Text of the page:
Contributor Notes

This research was funded by ARS Specific Cooperative Agreement 58-6402-4-026 with CRIS MIS-172050 [research grant “Medicinal Herbs Research in Mississippi,” awarded to Dr. Jeliazkov (Zheljazkov)].

Contribution of the Mississippi Agricultural and Forestry Experiment Station journal article no. J-12083.

Current address: University of Wyoming, Sheridan Research and Extension Center, 663 Wyarno Road, Sheridan WY 82801.

To whom reprint requests should be addressed; e-mail valtcho.pubs@gmail.com.

Article Sections

Article References

  • Al-HafedhY.S.AlamA.BeltagiM.S.2008Food production and water conservation in a recirculating aquaponic system in Saudi Arabia at different ratios of fish feed to plantsJWAS39510520

    • Search Google Scholar
    • Export Citation
  • AranconN.Q.EdwardsC.A.AtiyehR.MetzgerJ.D.2004Effects of vermicomposts produced from food waste on the growth and yields of greenhouse peppersBioresour. Technol.93139144

    • Search Google Scholar
    • Export Citation
  • BachmanG.R.MetzgerJ.D.2008Growth of bedding plants in commercial potting substrate amended with vermicompostBioresour. Technol.9931553161

    • Search Google Scholar
    • Export Citation
  • CastellaniD.CamargoA.F.M.AbimoradE.G.2009Aquaponics: Use of the effluent from the secondary nursery of Macrobrachium amazonicum for the production of hydroponic lettuce (Lactuca sativa) and watercress (Rorippa nasturtium aquaticum)Bioikos.236775

    • Search Google Scholar
    • Export Citation
  • CoxM.S.2001The Lancaster soil test method as an alternative to the Mehlich 3 soil test methodSoil Sci.166484489

  • DufaultR.J.KorkmazA.2000Potential of biosolids from shrimp aquaculture as a fertilizer in bell pepper productionCompost Sci. Util.8310319

    • Search Google Scholar
    • Export Citation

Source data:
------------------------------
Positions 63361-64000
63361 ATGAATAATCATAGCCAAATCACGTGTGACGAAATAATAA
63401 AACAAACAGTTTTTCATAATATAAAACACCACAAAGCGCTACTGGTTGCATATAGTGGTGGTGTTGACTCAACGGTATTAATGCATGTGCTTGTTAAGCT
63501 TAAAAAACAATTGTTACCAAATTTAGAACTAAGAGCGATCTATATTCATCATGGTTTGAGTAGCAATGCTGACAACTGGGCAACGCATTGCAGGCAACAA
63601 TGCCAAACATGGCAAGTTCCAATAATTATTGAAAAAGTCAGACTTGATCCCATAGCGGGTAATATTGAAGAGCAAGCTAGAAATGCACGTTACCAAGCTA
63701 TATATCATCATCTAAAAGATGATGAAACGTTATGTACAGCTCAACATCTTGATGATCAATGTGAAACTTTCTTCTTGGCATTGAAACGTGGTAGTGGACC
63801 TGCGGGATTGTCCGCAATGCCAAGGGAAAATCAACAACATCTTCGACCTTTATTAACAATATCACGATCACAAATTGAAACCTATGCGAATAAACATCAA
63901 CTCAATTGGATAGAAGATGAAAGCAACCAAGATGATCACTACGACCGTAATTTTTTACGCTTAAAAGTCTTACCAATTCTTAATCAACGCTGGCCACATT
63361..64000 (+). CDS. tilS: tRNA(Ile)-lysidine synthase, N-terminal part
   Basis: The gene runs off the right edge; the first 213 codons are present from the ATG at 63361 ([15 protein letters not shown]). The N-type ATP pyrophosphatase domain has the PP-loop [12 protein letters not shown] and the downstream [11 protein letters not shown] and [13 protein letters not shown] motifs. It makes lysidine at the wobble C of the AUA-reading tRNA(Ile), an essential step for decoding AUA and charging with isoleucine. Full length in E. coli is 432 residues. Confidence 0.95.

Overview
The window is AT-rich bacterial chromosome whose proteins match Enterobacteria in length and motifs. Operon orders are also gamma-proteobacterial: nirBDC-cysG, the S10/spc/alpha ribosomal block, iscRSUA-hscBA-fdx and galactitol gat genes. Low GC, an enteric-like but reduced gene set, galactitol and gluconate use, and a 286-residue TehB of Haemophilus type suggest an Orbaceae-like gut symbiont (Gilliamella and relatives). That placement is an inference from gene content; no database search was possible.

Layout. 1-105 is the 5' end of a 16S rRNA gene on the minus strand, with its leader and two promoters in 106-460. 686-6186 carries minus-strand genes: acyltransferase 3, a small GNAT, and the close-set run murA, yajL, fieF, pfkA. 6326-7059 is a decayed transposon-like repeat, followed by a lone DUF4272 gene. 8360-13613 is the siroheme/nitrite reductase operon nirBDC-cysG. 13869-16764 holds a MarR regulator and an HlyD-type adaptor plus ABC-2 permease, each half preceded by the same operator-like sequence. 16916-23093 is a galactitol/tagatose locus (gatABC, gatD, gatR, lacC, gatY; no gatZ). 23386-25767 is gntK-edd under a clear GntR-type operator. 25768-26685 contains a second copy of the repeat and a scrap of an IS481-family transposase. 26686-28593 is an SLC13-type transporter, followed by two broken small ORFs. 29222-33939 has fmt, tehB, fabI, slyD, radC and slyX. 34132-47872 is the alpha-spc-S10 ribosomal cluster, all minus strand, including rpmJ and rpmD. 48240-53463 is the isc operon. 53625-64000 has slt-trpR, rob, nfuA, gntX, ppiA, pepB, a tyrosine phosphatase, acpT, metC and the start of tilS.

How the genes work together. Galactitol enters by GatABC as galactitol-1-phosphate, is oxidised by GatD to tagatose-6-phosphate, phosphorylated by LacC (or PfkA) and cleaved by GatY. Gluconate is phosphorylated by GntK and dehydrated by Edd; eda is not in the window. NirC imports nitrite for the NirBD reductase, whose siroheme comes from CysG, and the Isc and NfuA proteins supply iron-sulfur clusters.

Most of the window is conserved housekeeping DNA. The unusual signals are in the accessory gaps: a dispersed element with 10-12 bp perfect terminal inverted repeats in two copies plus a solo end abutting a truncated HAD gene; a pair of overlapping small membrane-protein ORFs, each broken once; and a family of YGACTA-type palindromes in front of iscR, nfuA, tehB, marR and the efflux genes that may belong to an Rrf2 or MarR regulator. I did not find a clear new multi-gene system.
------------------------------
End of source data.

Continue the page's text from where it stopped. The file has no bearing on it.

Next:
• HargreavesJ.A.RakocyJ.E.BaileyD.S.1991Effects of diffused aeration and stocking density on growth, feed conversion, and production of Florida red tilapia in cagesJ. World Aquacult. Soc.222429

    • Search Google Scholar
    • Export Citation
  • HuertaE.VidalO.JarquinA.GeissenV.GomeR.2010Effect of vermicompost on the growth and production of amashito pepper, interactions with earthworms and rhizobacteriaCompost Sci. Util.18282288

    • Search Google Scholar
    • Export Citation
  • MontgomeryD.C.2009Design and analysis of experiments7th EdWileyNew York, NY

    • Export Citation
  • NaegelL.C.A.1977Combined production of fish and plants in a re-circulating waterAquaculture101724

  • NeoriA.ChopinT.TroellM.BuschmannA.H.KraemerG.P.HallingC.ShpigelM.YarishC.2004Integrated aquaculture: Rationale, evolution and state of the art emphasizing seaweed biofiltration in modern maricultureAquaculture231361391

    • Search Google Scholar
    • Export Citation
  • PierceB.1980Water re-uses aquaculture systems in two greenhouses in northern VermontProc. World Maric. Soc.11118127

    • Export Citation
  • PriceC.2009A sustainable option for local food production. Fish Farmer 32(1)Edinburgh: Special Publications.3234

    • Export Citation
  • RafieeG.SaadC.R.2005Nutrient cycle and sludge production during different stages of red tilapia (Oreochromis sp.) growth in recirculating aquaculture systemAquaculture244109118

    • Search Google Scholar
    • Export Citation
  • RakocyJ.E.1992Feasibility of using vegetable hydroponics to treat aquaculture effluents347350BlakeJ.DonaldJ.MagettW.Proc. of the 1991 national workshop, 29–31 July 1991, Kansas City, MO.Am. Soc. Agri. Engin.St. Joseph, MI

    • Export Citation
  • RakocyJ.E.1997Integrating tilapia culture with vegetable hydroponics in recirculating systems163184Costa PierceB.A.RakocyJ.E.Tilapia aquaculture in the AmericasVol. 1World Aquaculture SocietyBaton Rouge, LA

    • Search Google Scholar
    • Export Citation
  • RakocyJ.E.BaileyD.S.ShultzR.C.ThomanE.S.2004Update on tilapia and vegetable production in the UVI aquaponic system676690New dimensions on farmed tilapia.Proc. of the Sixth International Symposium on Tilapia in AquacultureManila, Philippines

    • Search Google Scholar
    • Export Citation
  • SAS Institute Inc2008SAS OnlineDoc 9.2SAS Institute Inc.Cary, NC

    • Export Citation
  • SavidovN.A.HutchingsE.RakocyJ.E.2007Fish and plant production in a recirculating aquaponic system: A new approach to sustainable agriculture in CanadaActa Hort.742209222

    • Search Google Scholar
    • Export Citation
  • SeawrightD.E.StickneyR.R.WalkerR.B.1998Nutrient dynamics in integrated aquaculture hydroponics systemJ. Aquac.160215237

  • WattenB.J.BuschR.L.1984Tropical production of tilapia (Sarotherodon aurea) and tomatoes (Lycopersicon esculentum) in a small-scale recirculating water systemAquaculture41271283

    • Search Google Scholar
    • Export Citation

Article Information

Google Scholar

Related Content

Article Metrics

All Time Past Year Past 30 Days
Abstract Views 0 0 0
Full Text Views 296 296 31
PDF Downloads 32 32 1